Tom Jones Essay

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At the outset Fielding describes the clear structure of the novel in terms of basic locale and its moral implications: the novel, Fielding claims, is based on a Horatian country-city antithesis, with the values of wholesomeness and honesty seated in Somerset, in contrast to the "French and Italian seasoning of affectation and vice which courts and cities afford." But the context for this moral categorization lies in the narrator's concern for human nature as his subject (it is human nature itself which is thus "dressed" by the setting) and in his emphasis on providing a description of the relation of his subject to the interests of his reader. He thus leaves out of his "Bill of Fare" the central third of his novel, the journey from Somerset to London. His description itself implies the more static nature of the beginning and end of the novel, and this...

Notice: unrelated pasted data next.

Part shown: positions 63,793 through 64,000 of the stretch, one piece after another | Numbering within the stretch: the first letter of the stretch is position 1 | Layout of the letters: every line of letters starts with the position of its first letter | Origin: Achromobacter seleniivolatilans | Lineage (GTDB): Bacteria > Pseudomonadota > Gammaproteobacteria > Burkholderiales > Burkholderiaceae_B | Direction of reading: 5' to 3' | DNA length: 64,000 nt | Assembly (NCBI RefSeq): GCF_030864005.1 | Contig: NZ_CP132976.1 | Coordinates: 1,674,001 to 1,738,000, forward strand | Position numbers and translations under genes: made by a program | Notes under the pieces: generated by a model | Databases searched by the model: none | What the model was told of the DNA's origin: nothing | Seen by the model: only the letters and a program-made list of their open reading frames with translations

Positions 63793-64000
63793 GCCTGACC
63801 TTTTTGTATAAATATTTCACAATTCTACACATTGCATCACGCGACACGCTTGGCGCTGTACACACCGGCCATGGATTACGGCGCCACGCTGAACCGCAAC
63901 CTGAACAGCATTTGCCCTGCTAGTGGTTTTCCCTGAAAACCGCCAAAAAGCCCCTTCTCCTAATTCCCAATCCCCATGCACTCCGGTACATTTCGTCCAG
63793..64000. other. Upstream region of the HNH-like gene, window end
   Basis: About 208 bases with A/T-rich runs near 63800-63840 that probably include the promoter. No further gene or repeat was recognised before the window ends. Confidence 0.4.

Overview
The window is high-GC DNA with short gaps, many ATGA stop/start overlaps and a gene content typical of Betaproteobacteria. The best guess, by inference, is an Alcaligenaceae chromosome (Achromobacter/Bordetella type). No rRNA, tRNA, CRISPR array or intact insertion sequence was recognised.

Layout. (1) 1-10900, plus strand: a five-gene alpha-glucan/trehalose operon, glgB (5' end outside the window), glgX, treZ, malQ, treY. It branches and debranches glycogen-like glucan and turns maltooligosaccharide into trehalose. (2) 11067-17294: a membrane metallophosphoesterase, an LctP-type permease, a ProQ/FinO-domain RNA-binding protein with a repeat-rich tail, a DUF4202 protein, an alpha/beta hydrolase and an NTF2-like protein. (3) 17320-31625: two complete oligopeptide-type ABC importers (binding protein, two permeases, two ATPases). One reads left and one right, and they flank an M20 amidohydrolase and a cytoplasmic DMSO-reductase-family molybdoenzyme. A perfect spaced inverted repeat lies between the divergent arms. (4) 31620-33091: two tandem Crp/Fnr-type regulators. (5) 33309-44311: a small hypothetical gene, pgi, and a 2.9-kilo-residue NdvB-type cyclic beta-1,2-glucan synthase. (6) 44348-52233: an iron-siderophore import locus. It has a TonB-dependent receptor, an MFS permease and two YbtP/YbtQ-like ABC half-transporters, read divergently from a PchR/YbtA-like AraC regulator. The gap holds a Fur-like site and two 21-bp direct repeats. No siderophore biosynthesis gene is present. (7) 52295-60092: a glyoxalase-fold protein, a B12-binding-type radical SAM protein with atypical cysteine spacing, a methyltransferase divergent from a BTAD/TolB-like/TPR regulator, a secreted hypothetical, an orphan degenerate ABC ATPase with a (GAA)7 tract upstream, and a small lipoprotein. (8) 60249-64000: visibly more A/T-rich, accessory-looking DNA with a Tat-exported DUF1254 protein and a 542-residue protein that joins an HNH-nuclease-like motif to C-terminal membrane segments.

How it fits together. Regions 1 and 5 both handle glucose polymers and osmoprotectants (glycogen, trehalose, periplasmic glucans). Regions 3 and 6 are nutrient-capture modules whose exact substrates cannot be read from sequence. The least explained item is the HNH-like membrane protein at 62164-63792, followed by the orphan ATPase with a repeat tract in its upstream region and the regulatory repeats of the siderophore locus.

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This section contains 1,291 words
(approx. 4 pages at 400 words per page)
Buy the Tom Jones Study Guide
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Tom Jones from Gale. ©2005-2006 Thomson Gale, a part of the Thomson Corporation. All rights reserved.
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